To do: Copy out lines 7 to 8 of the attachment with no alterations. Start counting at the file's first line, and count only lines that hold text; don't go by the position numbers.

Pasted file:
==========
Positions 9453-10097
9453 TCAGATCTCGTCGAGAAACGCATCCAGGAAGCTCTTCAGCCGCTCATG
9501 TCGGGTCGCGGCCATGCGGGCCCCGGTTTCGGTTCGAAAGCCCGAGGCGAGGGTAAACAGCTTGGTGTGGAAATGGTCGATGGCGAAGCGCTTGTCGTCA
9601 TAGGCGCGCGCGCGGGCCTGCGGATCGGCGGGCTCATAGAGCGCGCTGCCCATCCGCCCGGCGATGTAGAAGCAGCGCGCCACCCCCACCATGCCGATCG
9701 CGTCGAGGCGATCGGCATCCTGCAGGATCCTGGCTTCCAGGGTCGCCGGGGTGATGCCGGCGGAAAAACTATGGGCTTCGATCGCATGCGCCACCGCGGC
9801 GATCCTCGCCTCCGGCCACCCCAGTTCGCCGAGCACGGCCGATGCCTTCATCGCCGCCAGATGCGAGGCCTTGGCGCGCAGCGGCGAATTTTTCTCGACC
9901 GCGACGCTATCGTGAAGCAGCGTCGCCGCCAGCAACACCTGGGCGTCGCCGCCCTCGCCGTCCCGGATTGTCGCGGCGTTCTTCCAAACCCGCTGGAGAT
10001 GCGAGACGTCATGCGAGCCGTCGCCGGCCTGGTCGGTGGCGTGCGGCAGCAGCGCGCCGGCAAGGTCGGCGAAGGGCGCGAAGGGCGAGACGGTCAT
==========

9901 GCGACGCTATCGTGAAGCAGCGTCGCCGCCAGCAACACCTGGGCGTCGCCGCCCTCGCCGTCCCGGATTGTCGCGGCGTTCTTCCAAACCCGCTGGAGAT
10001 GCGAGACGTCATGCGAGCCGTCGCCGGCCTGGTCGGTGGCGTGCGGCAGCAGCGCGCCGGCAAGGTCGGCGAAGGGCGCGAAGGGCGAGACGGTCAT